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STRETCH
Steve Wulf
March 06, 1989
THOUGH HIS 7'5" HEIGHT IS ESTEEMED, CHUCK NEVITT SEEMS CONDEMNED TO SIT AT THE END OF THE BENCH
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March 06, 1989

Stretch

THOUGH HIS 7'5" HEIGHT IS ESTEEMED, CHUCK NEVITT SEEMS CONDEMNED TO SIT AT THE END OF THE BENCH

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For the record, Nevitt has a 42-inch inseam, a 16-inch collar and a 41-inch sleeve. He also wears size 17 shoes, but that's almost small for someone his size. Most of his clothes are custom-made in Hong Kong, and there is a traveling tailor who services the big guys in the NBA.

Nevitt also had a hard time finding a team he could fit into. In 1984, with the help of an uncle in the printing business, he sent out publicity brochures on himself. On the cover was a picture of Nevitt blocking a shot by 7'4" Ralph Sampson, then with Virginia. On the first inside page was this caption for the cover photo: "If you don't recognize No. 50, you don't follow pro basketball very closely. He's the incomparable Ralph Sampson. But how about the guy hovering over him, blocking the shot? Do you know him? After all, Sampson is 7'4". Not a lot of folks make him eat the ball."

The brochure actually intrigued a few clubs. At about this time, Nevitt also got a new agent, Keith Glass, whose brother was a coworker of Chuck's mother-in-law in Raleigh, N.C. The Lakers invited Nevitt to camp. Things were looking up—even for Chuck.

But then came some tragic news. The closest of his siblings, older brother Steve, with whom he had shared a bedroom, committed suicide at the age of 28. "Nobody really knows the reason," says Jack. "Steve was out of a job, living at home. He was the least athletic one of us. But you only see these things in retrospect. Under the circumstances, Chuck was a real comfort, even though he was hurting as much as any of us. He held up so well. He was like a tower of strength." Since Steve's death, Jack, a sales rep for Procter & Gamble, and Chuck have grown much closer.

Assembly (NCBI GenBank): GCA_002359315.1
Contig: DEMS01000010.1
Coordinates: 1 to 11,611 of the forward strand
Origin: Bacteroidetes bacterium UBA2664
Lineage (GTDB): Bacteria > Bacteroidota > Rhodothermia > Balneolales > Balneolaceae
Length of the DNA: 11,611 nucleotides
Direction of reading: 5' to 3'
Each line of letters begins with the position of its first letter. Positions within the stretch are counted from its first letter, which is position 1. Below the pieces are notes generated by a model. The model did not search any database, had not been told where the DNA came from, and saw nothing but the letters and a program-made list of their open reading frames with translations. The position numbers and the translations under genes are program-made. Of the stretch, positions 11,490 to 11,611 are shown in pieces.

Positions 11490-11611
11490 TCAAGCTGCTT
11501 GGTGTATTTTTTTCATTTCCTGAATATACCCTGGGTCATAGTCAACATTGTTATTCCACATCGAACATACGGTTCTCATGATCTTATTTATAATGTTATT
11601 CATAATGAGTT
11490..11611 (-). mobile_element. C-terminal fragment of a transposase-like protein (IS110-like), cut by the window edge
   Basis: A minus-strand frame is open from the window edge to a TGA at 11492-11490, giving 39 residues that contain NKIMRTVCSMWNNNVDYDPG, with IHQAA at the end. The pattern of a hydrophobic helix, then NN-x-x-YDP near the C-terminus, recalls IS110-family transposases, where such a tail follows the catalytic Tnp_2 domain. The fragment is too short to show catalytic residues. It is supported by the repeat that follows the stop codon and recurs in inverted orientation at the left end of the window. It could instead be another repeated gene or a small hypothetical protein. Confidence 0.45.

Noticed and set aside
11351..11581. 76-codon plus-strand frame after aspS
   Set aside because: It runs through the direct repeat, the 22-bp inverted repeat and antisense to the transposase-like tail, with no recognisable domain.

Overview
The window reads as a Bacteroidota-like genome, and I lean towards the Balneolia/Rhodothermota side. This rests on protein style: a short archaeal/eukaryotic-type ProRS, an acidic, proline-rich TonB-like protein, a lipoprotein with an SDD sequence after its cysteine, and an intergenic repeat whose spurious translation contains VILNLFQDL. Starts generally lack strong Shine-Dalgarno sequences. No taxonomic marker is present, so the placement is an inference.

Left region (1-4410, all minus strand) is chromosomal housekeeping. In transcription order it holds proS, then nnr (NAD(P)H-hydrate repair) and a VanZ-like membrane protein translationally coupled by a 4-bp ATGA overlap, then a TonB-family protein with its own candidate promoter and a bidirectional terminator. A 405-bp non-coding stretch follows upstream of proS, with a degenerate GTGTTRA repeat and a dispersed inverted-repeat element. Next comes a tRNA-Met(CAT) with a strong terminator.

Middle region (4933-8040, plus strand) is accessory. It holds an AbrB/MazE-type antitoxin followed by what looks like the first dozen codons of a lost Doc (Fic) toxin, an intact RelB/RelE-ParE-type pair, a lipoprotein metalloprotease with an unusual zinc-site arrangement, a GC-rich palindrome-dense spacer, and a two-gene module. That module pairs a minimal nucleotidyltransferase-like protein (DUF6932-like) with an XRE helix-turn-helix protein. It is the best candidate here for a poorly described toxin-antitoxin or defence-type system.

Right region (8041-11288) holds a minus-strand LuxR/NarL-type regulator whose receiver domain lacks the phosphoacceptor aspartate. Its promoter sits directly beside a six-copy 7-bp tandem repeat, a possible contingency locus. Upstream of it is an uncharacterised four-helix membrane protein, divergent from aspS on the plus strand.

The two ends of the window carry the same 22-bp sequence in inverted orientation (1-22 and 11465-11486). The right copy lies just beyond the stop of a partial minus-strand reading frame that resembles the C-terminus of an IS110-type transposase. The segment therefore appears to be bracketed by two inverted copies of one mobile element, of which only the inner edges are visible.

After the funeral, chuck reported back to the Lakers. "I don't know if I was consciously trying to make the team to make up for Steve's loss, but I think I knew it was important subconsciously. I just didn't want to give the family any more bad news, I didn't want to have them hear that I was cut." Coach Pat Riley gave Nevitt little chance of making the team at the beginning of camp, but working with assistant coach Bill Bertka, Chuck displayed a toughness nobody had seen before. The Lakers signed him as a free agent in September '84.

They waived him seven weeks later, but they wanted him around to keep Abdul-Jabbar sharp, and in case of emergency, so he was given a job in the public relations office. "Basically, what Chuck did was get things off the top shelf for me," says Lakers p.r. director Josh Rosenfeld. Nevitt also made appearances in shopping malls, helping to sell Laker tickets. Who could resist buying a seat from a 7'5" ticket seller?

During this period, Nevitt tried out for a part in Back to School, the movie comedy starring Rodney Dangerfield. Actually, it was Dangerfield himself who suggested Nevitt be tested for a scene inside, ironically, a big men's clothing store owned by the Dangerfield character. Chuck did not get the part. But then, he was used to being cut.

Even though he wasn't playing, Nevitt had some memorable practices with the Lakers. Once he nailed Mitch Kupchak, who was just coming back from a knee injury, in the nose with one of those pointy elbows. As Kupchak lay on his back in the trainer's room, Nevitt kept apologizing, "Mitch, I'm so sorry, Mitch, I'm so sorry." Says Kupchak, now the Lakers' assistant general manager, "My nose wasn't bothering me half as much as Chuck was. I finally told him to cut it out."

Nevitt was re-signed by the Lakers in March '85, when Jamaal Wilkes was hurt, and he stayed with the club right through the playoffs and the championship. He actually played in seven playoff games, blocking six shots in just 37 minutes of playing time. So he earned his ring.

The Lakers waived him again the following November. "I guess it was decided he'd been given enough time to develop," says Kupchak. "I remember the day he was cut in Portland. Kurt Rambis and Ronnie Lester and some other guys and I went up to his room to make sure he was O.K. We went up there to cheer him up, and pretty soon he was the one cheering us up.

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